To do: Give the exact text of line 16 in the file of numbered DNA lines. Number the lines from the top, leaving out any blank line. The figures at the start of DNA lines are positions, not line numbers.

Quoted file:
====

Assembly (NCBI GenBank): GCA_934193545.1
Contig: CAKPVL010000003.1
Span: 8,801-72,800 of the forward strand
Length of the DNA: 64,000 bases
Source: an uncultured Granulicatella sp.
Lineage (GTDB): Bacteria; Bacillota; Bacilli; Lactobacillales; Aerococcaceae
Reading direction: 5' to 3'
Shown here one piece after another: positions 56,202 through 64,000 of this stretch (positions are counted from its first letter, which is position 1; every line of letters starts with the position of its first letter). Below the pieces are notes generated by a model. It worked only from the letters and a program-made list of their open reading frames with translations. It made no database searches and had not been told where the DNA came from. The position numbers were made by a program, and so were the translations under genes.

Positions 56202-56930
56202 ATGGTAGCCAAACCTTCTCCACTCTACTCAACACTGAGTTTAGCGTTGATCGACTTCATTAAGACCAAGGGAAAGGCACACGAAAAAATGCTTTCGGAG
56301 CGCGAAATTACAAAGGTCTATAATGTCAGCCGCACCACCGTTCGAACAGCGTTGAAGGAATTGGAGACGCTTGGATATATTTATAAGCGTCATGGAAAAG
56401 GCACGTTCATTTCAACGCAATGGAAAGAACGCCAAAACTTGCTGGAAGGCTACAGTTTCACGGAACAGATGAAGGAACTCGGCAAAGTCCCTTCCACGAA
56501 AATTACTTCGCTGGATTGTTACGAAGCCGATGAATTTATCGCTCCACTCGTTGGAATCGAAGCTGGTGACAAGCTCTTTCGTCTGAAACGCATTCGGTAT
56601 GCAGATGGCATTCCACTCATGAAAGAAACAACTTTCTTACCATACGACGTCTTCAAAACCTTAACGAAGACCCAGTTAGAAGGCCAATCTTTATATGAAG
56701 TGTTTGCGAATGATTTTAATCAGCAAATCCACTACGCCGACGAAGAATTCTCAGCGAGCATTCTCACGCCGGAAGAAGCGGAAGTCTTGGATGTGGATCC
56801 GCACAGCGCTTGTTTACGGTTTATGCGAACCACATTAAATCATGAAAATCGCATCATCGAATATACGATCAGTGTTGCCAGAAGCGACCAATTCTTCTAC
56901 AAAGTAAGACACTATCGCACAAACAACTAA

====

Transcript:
56801 GCACAGCGCTTGTTTACGGTTTATGCGAACCACATTAAATCATGAAAATCGCATCATCGAATATACGATCAGTGTTGCCAGAAGCGACCAATTCTTCTAC